Financier Allen Stanford Found Incompetent to Stand Trial
A federal judge today ruled financier Allen Stanford is incompetent to stand trial due to his inability to assist his lawyers in his own defense.
Several of the news reports on the ruling highlight the judge's finding that Stanford is addicted to drugs he has been given at the federal detention center and need to withdraw from them. A review of the pleadings and court orders in the case (available on PACER, and which I've been following for a few months) tell a much more complex story.
Stanford didn't take these drugs prior to being detained pending trial. He was viciously assaulted in pre-trial detention and sustained brain injuries. Then he was given the medication. Only by withdrawing from them can doctors now determine whether his cognitive deficits are the result of the drugs or the traumatic brain injury he sustained when assaulted. .[More...]
Although three psychiatrists agree Stanford is incompetent to stand trial because his brain isn't functioning to the point where he can assist his lawyers in his defense, none could say whether it's due to the over-medication provided at the Detention Center, or brain damage from the assault. So they need to detox him so they can test his brain function.
From a defense motion:
On September 24, 2009, Mr. Stanford was assaulted by an inmate at Joe Corley Detention Center. As a result of this assault, Mr. Stanford suffered a concussion, traumatic brain injury, fractures of multiple facial bones including the nose, and right orbital bone and injury to his right optic nerve. Mr. Stanford underwent surgery five (5) days later to repair the damage to his face and jaw. He has since complained of frequent headaches, has permanently lost the ability to read with his right eye, and permanently lost all feeling on the right side of his face.
Five days later, he was moved to the Federal Detention Center and placed in solitary confinement at the SHU (special housing unit)for the first 23 days.
At the detention center, Stanford was given Klonopin, Remeron and Zoloft. The doctors who examined him for the competency hearing say the Klonopin was administered in an unusually high dosage, as high as 3.0 mg per day. If Klonopin is not withdrawn correctly, doctors said Stanford could suffer seizures or potentially die.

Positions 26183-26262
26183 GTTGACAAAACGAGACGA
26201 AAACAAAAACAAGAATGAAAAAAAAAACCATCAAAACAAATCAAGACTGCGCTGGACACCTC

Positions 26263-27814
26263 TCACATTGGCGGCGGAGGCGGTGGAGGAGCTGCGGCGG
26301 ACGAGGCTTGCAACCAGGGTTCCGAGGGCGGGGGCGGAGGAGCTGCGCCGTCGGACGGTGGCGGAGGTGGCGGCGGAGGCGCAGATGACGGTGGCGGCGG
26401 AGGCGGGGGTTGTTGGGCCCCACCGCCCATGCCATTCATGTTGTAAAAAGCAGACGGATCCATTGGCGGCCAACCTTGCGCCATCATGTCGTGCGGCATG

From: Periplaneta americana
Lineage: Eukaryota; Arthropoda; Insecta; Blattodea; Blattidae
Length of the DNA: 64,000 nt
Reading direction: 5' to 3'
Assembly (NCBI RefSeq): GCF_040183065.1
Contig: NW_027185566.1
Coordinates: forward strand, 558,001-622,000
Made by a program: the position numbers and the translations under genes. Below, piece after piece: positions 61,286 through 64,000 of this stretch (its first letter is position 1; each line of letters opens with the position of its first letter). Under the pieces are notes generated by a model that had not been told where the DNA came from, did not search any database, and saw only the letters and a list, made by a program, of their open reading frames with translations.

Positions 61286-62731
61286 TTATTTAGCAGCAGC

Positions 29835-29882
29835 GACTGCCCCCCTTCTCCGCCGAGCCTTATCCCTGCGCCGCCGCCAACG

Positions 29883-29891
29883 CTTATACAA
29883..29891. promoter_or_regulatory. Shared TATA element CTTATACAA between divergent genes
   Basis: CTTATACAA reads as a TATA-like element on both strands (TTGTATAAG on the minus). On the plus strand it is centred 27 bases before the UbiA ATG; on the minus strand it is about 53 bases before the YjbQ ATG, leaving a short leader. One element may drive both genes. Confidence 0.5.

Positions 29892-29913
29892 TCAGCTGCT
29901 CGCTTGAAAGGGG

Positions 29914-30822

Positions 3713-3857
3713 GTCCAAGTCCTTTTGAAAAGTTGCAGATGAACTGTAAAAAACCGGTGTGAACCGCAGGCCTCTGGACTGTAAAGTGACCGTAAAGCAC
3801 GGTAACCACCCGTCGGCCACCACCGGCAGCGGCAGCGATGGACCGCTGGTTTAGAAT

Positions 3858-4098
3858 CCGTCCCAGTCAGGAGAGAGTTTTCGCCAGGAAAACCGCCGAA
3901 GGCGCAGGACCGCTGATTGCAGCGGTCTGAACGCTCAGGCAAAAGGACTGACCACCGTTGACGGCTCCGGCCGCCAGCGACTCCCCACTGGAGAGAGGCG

So after suffering a violent assault at the Joe Corley facility, Stanford has been kept in pre-trial detention and over-medicated.
Stanford suffers from delirium, an organic brain syndrome. What's not known is whether the delirium is the result of over-medication or soft-tissue damage from the traumatic brain injury. His lawyers argued:
The experts all stated that the Accused might have suffered permanent frontal lobe damage. Dr. Axelrad testified that it was necessary to have neurological testing performed on the Accused both before and after he is detoxified from the benzodiazepines. By undertaking such testing, Dr. Axelrad explained, it will be possible to determine exactly what brain damage exists from the assault. Because the Accused is on such high dosages of Klonopin, Zoloft, and Mertazipine, the experts could not determine if he had suffered permanent brain damage.
The Court today ruled that Stanford does have an understanding of the charges and proceedings, but that he lacks the mental capacity to assist his lawyers in preparing his defense. (There are 20 million documents of discovery in the case.)
Thus, once finding Stanford incompetent, the law requires the Judge to commit him to the custody of the Attorney General for treatment at a suitable facility. The Judge suggested a place like like Butner in N.C., a medical facility) so that he can safely reduce his use of Klonopin and then be neurologically tested to find the cause of his brain deficits.
Stanford's lawyers asked for bond, so that he could be treated at a private hospital or at home, but the Judge said no bond, and that the statute doesn't give him the authority to designate him anywhere but into the custody of the Attorney General.
So Allen Stanford had no drug problem when he surrendered to authorities upon learning of the charges and was ordered detained without bail pending trial. He took no prescription medications. He was ordered held at Joe Corley, a Texas private jail. First he required emergency surgery for a heart-related matter. Then he wsa viciously assaulted. As a result of the assault, he was knocked unconscious, suffered brain injury from multiple fractures of the nose, a right orbital blow out fracture, and injury to his right optic nerve, impairing his vision. (His hospital records state “A titanium mesh was affixed using 3- 1.5 mm screws after using a nitrogen gas drill to power the holes with 1.3 mm system drill and bit.”)
Only after the surgery from the assault, was he moved to to the Federal Detention Center, and its way of dealing with Stanford was to throw him in solitary for 23 days and then over-medicate him. And now he lacks the necessary brain functions to assist his lawyers in his own defense. According to the doctors, Stanford now suffers from:
- a traumatic brain injury
- Overmedication of Klonopin and addiction to Klonopin
- Dementia caused by an assault that caused traumatic brain injury
- Major Depressive Disorder.
Stanford appealed his detention order three times. Every court denied him bond. The U.S. Supreme Court refused to hear his case.
America. Prison Nation.
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